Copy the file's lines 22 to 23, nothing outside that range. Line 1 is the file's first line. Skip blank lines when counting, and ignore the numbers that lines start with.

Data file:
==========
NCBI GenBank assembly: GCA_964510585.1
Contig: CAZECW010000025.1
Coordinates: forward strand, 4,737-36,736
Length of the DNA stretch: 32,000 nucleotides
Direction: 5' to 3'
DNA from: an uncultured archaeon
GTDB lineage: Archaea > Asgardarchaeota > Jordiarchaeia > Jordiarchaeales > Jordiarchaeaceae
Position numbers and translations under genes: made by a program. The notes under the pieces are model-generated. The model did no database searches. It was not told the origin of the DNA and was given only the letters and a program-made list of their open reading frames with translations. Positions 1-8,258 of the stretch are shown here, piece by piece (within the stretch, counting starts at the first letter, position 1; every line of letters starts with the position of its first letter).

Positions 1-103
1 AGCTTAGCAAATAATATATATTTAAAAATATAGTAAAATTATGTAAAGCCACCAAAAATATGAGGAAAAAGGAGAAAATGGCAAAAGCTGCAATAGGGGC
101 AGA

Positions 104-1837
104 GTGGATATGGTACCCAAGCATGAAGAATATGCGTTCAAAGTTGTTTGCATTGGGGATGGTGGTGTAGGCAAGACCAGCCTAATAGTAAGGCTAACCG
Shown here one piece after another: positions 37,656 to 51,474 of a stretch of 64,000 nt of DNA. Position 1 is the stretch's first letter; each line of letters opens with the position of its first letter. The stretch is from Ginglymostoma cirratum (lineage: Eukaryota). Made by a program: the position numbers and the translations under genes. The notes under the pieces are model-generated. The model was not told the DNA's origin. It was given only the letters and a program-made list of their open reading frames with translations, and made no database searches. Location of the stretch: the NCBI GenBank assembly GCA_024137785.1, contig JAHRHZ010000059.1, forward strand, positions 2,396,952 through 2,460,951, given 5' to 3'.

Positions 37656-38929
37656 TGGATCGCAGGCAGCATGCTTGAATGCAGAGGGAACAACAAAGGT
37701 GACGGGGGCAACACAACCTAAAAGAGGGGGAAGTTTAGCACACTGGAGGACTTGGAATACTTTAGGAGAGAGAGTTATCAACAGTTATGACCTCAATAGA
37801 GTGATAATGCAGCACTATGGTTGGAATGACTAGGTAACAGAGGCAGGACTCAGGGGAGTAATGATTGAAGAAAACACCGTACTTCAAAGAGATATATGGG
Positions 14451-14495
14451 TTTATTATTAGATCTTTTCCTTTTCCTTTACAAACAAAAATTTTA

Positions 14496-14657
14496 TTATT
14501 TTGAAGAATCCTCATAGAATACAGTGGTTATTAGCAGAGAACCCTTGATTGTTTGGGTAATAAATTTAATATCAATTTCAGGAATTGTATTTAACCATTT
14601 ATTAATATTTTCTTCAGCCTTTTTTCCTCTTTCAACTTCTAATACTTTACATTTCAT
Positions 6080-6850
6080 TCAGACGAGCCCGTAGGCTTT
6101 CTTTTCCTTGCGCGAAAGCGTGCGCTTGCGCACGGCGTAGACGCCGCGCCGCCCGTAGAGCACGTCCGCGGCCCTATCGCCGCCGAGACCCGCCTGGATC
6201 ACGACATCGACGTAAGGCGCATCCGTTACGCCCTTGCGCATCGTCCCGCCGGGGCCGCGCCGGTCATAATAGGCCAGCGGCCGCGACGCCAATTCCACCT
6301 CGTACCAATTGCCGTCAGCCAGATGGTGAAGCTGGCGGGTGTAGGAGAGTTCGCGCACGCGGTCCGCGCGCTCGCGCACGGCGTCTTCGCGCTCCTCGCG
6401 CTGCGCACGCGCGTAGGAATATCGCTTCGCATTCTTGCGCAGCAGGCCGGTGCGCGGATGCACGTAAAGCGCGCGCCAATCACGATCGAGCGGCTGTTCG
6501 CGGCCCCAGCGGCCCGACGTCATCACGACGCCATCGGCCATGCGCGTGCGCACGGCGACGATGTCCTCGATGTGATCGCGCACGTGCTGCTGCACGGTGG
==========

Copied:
14496 TTATT
14501 TTGAAGAATCCTCATAGAATACAGTGGTTATTAGCAGAGAACCCTTGATTGTTTGGGTAATAAATTTAATATCAATTTCAGGAATTGTATTTAACCATTT